That these games have been released within weeks of each other testifies to the entertainment industry's recognition of how lucrative the collectible toy-video game combo is. That begs the question of whether tame video games can stand on their own without collectible toys to sustain interest over the long term.
With Splatoon, Nintendo offers hope for the future of fun games that don't require add-ons. As the Japanese developer's most prominent original foray into family-friendly gaming in years, Splatoon was a gamble. Had it failed in the face of underwhelming Wii U sales, Nintendo's prospects could have looked something akin to SEGA's fortunes after the failure of the Dreamcast. Splatoon demonstrates, however, that Nintendo can appeal to the mass market without Mario, Luigi or a Starter Pack in sight.
The Inklings' guns fire ink. A lot of it. Even if you are a great shot, there is no way you can get through this game without hitting something other than the enemy. That should come as no surprise when you are handling weapons with names like the Splatling Gun and the Inkzooka. In fact, collateral damage of the splatting kind is intentionally part of the appeal, as a quick visit to the official Splatoon website (below) proves.
Splatoon succeeds because, like Nintendo's best games, it provides addictive, challenging gameplay with a strong emphasis on fun. The game's colourful, cartoonish environments are designed to feel comfortable rather than real and will seem familiar to anyone who has played Skylanders. They provide a delightful and surprisingly detailed backdrop to the cheerful humour and energetic surrealism embodied in the quirky humanoid Inklings and their cute, squid alter-egos.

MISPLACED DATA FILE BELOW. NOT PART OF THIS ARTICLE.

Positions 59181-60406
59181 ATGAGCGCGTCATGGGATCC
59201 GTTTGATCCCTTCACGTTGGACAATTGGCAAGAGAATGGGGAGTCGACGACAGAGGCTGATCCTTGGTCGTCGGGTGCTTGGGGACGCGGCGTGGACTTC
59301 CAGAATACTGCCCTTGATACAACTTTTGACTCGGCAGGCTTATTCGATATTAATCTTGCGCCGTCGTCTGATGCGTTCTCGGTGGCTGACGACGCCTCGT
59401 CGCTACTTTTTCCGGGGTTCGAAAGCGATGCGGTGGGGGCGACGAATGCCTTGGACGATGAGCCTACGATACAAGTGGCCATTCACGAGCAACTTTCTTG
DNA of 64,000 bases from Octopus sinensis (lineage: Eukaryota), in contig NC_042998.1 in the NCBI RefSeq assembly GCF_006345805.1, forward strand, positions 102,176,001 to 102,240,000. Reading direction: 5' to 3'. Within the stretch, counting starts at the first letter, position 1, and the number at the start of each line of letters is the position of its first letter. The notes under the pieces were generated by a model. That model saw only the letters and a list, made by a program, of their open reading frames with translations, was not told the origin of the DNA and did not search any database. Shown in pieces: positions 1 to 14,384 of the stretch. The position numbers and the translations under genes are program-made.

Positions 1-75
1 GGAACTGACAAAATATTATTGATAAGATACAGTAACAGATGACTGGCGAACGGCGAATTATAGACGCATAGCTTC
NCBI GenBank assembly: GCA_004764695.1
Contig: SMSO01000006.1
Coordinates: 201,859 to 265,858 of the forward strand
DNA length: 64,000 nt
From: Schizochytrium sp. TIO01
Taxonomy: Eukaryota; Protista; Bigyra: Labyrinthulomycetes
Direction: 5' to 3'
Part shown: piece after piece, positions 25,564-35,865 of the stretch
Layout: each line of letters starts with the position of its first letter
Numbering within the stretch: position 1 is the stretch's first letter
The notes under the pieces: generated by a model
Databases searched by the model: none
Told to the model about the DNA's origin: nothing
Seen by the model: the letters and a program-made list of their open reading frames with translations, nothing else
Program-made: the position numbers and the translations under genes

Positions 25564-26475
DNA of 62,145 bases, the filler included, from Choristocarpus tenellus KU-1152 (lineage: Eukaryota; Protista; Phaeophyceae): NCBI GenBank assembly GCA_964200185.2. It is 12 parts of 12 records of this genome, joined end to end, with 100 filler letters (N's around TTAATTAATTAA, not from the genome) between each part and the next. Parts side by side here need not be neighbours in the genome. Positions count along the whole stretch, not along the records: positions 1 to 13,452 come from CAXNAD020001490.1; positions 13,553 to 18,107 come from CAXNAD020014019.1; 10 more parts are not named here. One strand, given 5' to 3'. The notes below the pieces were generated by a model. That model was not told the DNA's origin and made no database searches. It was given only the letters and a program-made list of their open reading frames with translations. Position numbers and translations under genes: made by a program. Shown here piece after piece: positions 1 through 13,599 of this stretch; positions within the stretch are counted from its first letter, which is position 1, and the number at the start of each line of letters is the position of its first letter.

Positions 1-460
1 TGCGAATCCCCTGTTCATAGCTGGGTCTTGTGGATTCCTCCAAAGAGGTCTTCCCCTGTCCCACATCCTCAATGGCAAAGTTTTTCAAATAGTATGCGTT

The other big plus about Splatoon is that it takes full advantage of the Wii U. The GamePad's accelerometer is put to good use as you look around the 3D environment and aim. The experience makes Splatoon feel like the kind of game that the Wii U was designed for. It is a console that seems well suited to other games with broad commercial appeal, such as Disney Infinity 3.0, Skylanders SuperChargers and LEGO Dimensions. Accordingly, these are among the few major titles released for the Wii U. None exploits the Wii U's unique features as fully as Splatoon, however.
The audience these games appeal to has always been at the heart of Nintendo's marketing and development strategy. Even so, playing Splatoon proves that the Wii U could work for other genres, too, if it were not for the console's small market share.
Splatoon also has almost everything you expect of a modern video game, including solo and multiplayer modes, online battles (albeit without voice chat, which will probably please some parents), DLC updates and, yes, it has to be said, toys. There are a limited number of characters from the game available in Nintendo's amiibo collection. Yet, these are not essential to gameplay and you can enjoy Splatoon without ever having to buy a single one.
That's why Splatoon is proof positive that disc-only family-friendly games are not dead yet.
For this review, a copy of Splatoon was provided to TMR by Nintendo upon request.